Pakistan will cut its Public Sector Development Programme budget by 46 per cent
PAKISTAN is cutting its development spending by almost half, squeezed by worsening economic conditions and International Monetary Fund demands, government sources say, imperilling growth prospects.
The US ally will cut its Public Sector Development Programme (PSDP) budget by 46 per cent to $1.75bn (£1.11bn) for fiscal year 2010/11, according to government sources who declined to be identified because they were not authorised to speak to the media. “We had to cut the PSDP to reduce expenditure, especially after the floods,” one source said.
Failure to make the cuts, however, could endanger relations with the IMF, which loaned Pakistan $11bn (£6.98bn) in 2008 to rescue an economy in free fall, because it would not be able to meet deficit targets set as a condition of the loan.
Approximately $4bn (£2.53bn) remains to be disbursed, and future loan programmes would depend on Pakistan’s commitment to reforms.
The IMF and Pakistan agreed on a revised fiscal deficit target of 4.7 per cent of gross domestic product in 2010/11 following the summer floods, compared with an original target of 4 per cent of GDP.
To hit that target, the IMF told Pakistan to raise revenue. The country has been unable to do so, however, so it has chosen to cut spending. The floods are estimated to have caused $9.7bn (£6.15bn) in damages including vital infrastructure. The new cuts will further impact investment in roads, bridges and dams, which Pakistan needs to grow its economy.
“By cutting PSDP, we are not creating any assets for future generations and will have problems going forward,” said Ashfaque Hasan Khan, Director General at NUST Business School in Islamabad.
But there’s very little fat for Pakistan to cut thanks to a past failure at reform. Its debt servicing is $5.464bn (£3.46bn) this year, and seeking to cut the defence budget in a country still obsessed with India as a threat is a non-starter.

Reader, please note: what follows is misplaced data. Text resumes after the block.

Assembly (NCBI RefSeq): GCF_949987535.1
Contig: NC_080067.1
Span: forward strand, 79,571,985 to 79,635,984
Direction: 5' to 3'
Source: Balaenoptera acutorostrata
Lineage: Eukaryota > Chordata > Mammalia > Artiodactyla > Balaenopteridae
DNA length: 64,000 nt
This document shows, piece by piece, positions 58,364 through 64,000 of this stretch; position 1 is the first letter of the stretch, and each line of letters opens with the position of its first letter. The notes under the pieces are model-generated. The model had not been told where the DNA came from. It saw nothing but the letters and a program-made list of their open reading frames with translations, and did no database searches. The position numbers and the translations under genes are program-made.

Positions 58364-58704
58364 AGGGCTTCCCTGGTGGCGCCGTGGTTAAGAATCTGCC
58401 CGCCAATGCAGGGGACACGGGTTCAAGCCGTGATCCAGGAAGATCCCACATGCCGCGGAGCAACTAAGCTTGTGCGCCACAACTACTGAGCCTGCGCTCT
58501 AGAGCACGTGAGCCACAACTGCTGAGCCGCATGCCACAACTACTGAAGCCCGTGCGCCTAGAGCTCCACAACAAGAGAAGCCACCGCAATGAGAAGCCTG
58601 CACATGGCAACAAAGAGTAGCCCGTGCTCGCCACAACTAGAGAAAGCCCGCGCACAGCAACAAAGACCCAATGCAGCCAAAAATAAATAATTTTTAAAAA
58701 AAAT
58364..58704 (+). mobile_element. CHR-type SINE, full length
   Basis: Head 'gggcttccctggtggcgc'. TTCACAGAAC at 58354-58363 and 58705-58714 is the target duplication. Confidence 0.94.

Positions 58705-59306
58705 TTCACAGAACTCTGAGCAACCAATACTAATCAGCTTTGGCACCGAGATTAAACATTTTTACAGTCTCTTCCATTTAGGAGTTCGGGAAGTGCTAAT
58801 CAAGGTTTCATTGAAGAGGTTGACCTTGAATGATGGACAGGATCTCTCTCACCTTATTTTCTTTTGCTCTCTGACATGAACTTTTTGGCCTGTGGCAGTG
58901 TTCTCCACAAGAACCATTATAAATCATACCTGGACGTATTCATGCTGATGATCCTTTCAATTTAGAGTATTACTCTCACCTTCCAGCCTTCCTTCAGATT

“Pakistan is really stuck between two difficult choices, but first and foremost, the cut in PSDP is because there is pressure to meet a certain fiscal deficit target,” said Khalid Iqbal Siddiqui, Director at Invest and Finance Securities Ltd. “And since PSDP is the one expense which is 'flexible’, it is easy to cut down.”
Pakistan’s economic growth which averaged above 7 per cent per year since 2000/01, declined to 5.8 per cent in fiscal year 2007/08. Thanks to the floods, it is now expected to grow by just 2.5 per cent in the year ending June 30.
Pakistan is heavily dependent on foreign aid and must show its commitment to fiscal reforms such as raising electricity tariffs, implementing a reformed general sales tax (RGST) and restructuring its energy sector if it wants more assistance.
Under the headline “Reform or else,” an editorial in the liberal weekly newspaper, the Friday Times, suggested a progressive income tax on agriculture - a source of many lawmakers’ wealth - and a uniform VAT on goods and services.
Government spending on big ticket weapon systems like F-16s would have to end, it says, and the military would need to realise that an unstable economy is more of a threat than India.
“Will it happen?” the editorial asks. “The record is depressing. But in view of the disparate, rising threats of the future, we have run out of options.”
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